Dopamine is a pleasure chemical. Technically, it is a hormone and a neurotransmitter.
Research shows if you do an activity every day for three weeks, thereafter your brain releases dopamine each time you continue repeating the activity.
A college friend, whose father was a psychologist, used to say you create a new habit by doing something 21 times in a row. I wondered if his assertion came from legitimate research, or if it was a type of declaration or placebo effect, i.e. say it is so, and it will be so. Obviously, his assertion came from legit research.
This stuff is important to know. It helps us understand the process of both forming and breaking habits. Knowledge is power.
Jann, of Second Life:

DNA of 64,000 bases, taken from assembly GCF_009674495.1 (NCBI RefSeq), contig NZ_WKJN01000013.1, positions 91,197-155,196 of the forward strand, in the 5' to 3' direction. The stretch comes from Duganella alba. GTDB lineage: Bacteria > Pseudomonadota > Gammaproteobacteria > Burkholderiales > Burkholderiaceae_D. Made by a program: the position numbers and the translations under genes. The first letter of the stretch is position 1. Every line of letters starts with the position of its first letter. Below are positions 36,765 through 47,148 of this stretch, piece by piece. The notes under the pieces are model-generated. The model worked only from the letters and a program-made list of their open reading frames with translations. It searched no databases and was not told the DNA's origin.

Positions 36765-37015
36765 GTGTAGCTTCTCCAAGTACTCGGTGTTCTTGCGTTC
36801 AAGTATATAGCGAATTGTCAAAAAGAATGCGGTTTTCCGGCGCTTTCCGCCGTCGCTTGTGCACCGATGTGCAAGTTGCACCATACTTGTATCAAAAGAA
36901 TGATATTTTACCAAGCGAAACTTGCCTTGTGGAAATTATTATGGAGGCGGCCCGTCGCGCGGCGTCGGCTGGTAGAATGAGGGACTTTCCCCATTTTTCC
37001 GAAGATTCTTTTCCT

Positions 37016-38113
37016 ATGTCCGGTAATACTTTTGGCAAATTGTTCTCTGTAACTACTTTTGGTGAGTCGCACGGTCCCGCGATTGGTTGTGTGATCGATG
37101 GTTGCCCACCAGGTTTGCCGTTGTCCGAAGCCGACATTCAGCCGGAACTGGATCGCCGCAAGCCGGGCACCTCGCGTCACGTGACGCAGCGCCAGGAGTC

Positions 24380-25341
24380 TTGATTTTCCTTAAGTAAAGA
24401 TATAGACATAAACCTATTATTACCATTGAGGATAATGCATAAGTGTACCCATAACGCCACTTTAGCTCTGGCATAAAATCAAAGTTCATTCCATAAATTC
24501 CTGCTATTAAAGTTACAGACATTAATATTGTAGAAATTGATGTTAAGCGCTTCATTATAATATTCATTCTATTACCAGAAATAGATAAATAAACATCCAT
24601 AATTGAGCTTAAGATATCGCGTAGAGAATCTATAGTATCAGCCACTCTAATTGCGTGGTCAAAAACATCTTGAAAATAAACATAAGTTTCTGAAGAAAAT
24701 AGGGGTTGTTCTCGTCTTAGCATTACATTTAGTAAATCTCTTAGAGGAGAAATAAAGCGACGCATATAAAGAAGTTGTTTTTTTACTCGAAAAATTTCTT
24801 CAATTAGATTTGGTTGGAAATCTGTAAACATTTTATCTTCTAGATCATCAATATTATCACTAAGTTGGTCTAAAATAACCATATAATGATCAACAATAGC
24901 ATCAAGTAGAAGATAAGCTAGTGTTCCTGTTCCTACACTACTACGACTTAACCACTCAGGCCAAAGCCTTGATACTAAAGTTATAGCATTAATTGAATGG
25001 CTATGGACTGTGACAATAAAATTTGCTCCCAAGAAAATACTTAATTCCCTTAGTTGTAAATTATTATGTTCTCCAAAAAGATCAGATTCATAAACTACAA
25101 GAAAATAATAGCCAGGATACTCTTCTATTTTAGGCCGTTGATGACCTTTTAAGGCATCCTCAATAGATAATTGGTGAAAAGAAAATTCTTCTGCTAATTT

That pesky brain of yours was set-up to develop habits so that it can conserve energy. The brain spends its energy on breathing, coordinated motion, and actually thinking. Our little 3lb brains revert to habits when given the chance because habits require less energy than change. How do we develop habits? Rebecca and her brain scientist friends explain: It's dopamine. You see, you do something you like or gives you pleasure ... and you get a dopamine surge. Rebecca explains that some of that dopamine travels to the area of your brain where memories are formed and creates a memory connecting that thing that gave you pleasure with a reward. It becomes "salient." It doesn't matter whether its good for you. The short story, the more you do it, the more the frontal lobe fires until after a certain point, the brain makes it a habit . The further problem with this is that dopamine also controls desire, decision making and motivation. Beginning to see the big picture now? Eventually, the brain will release the dopamine when in the environment of the pleasure or if something reminds it of that thing. Then you get that "Jonesing" feeling.